The UAE’s non-oil foreign trade reached a record Dh499.7 billion ($136bn) in the first quarter of this year as the Arab world’s second-largest economy accelerates efforts to reduce its dependence on hydrocarbons.
Non-oil trade values for the first three months of the year were up more than 20 per cent compared to the same period last year, state news agency Wam reported on Wednesday, citing data from the Emirates’ Federal Competitiveness and Statistics Centre.
The figure is also up more than 26 per cent compared to the first quarter of 2019, surpassing pre-pandemic levels.
China, Asia's largest economy, was the UAE's top trading partner during the January-March period, with bilateral trade between the two countries at Dh57bn. It was followed by India (Dh46.2bn) and Saudi Arabia (Dh32.5bn).
The UAE has been taking several measures to boost non-oil foreign trade.
In March, Dr Thani Al Zeyoudi, Minister of State for Foreign Trade, said the country's non-oil trade totalled Dh16.1 trillion over the past 10 years.
The UAE's non-oil foreign trade also jumped 27 per cent in 2021 to Dh1.9tn, which was 11 per cent higher than pre-Covid levels in 2019, Sheikh Mohammed bin Rashid, Vice President and Ruler of Dubai, said in a tweet on Sunday.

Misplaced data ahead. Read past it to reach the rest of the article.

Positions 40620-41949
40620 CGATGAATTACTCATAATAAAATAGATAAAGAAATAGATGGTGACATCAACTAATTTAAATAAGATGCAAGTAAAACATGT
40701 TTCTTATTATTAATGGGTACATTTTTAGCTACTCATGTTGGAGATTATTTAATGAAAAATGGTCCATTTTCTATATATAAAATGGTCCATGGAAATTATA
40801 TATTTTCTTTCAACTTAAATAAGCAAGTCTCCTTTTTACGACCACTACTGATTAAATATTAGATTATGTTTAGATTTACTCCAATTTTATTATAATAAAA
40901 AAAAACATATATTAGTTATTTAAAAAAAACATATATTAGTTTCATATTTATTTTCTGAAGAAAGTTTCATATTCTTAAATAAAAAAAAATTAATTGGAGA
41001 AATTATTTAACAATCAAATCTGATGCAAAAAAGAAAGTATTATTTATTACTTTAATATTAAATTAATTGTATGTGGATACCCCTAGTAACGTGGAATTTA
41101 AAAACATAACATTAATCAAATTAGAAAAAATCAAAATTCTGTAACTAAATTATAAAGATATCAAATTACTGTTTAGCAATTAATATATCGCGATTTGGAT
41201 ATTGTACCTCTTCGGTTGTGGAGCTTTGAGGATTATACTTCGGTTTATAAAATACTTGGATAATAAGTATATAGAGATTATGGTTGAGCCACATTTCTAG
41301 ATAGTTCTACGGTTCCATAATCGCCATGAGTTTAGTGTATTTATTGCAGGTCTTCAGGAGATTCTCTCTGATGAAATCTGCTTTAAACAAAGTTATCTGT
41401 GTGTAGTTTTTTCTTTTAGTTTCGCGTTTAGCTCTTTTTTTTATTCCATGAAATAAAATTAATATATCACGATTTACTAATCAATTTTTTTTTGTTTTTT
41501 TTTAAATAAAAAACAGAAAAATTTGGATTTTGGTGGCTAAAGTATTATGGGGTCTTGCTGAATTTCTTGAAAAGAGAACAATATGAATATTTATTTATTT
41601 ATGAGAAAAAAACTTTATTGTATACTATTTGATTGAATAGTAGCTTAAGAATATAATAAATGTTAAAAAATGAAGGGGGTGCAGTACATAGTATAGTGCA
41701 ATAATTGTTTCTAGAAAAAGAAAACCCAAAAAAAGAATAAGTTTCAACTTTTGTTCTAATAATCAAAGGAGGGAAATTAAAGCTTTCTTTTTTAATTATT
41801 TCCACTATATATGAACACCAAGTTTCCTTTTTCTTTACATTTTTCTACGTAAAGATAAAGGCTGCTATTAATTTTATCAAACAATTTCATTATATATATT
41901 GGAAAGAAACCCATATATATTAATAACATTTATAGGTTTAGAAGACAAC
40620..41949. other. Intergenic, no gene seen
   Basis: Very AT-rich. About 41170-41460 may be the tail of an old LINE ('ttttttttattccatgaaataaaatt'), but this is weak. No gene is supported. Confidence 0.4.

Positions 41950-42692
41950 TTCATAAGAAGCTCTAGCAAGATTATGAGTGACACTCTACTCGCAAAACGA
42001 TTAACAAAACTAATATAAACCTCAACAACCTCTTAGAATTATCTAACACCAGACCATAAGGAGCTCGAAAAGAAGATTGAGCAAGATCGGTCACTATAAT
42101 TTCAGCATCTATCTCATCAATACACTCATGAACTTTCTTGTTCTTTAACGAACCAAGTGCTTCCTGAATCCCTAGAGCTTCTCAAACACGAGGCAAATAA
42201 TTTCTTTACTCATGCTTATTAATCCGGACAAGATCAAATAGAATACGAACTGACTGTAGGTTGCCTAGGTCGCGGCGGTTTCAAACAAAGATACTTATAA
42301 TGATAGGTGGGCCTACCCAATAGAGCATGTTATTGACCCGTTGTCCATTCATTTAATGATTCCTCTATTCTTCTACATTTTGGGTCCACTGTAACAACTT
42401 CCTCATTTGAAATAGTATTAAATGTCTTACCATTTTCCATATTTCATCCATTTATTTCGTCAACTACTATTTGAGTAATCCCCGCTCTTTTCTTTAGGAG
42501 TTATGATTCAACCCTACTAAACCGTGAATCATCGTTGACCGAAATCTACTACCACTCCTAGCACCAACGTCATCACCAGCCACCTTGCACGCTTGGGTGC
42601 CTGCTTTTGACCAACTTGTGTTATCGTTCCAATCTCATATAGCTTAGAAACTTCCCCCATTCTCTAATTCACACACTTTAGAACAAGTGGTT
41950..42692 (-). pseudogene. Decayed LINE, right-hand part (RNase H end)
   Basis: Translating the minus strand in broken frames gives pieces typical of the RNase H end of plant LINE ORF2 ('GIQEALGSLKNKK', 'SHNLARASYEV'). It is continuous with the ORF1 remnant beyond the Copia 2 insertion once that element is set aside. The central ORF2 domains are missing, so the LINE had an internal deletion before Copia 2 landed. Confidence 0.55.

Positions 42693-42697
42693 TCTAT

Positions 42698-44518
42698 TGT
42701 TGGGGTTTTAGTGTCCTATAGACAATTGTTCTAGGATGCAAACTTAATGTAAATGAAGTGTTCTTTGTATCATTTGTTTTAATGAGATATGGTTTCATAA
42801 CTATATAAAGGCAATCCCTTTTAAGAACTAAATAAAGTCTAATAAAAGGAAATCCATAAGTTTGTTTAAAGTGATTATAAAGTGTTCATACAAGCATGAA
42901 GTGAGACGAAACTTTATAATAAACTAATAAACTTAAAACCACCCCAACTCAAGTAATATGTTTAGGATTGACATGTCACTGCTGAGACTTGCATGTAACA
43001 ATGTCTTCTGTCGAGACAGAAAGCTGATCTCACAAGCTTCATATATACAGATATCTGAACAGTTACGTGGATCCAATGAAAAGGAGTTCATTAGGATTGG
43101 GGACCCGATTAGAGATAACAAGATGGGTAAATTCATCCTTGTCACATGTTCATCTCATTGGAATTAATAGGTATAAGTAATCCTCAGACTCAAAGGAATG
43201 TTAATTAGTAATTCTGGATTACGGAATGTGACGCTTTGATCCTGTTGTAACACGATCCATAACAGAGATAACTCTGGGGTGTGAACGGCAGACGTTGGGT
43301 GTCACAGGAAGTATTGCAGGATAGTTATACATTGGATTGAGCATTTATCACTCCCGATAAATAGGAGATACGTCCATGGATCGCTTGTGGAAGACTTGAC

In February, the UAE signed a Comprehensive Economic Partnership Agreement with India, Asia’s second-largest economy, that is expected to boost non-oil trade between the two countries to $100bn in five years, from $60bn currently. It is also in talks for similar agreements with South Korea and Indonesia.
In the first three months to March 31, gold was the top commodity in the UAE’s non-oil foreign trade, Wam reported.
Gold’s trade value stood at Dh84.4bn and it accounted for almost 17 per cent of total trade.
It was followed by diamonds (Dh40bn), telephone and communication devices (Dh37bn), mineral oils (Dh24.6bn), ornaments and jewellery (Dh21bn) and cars (Dh19.5bn).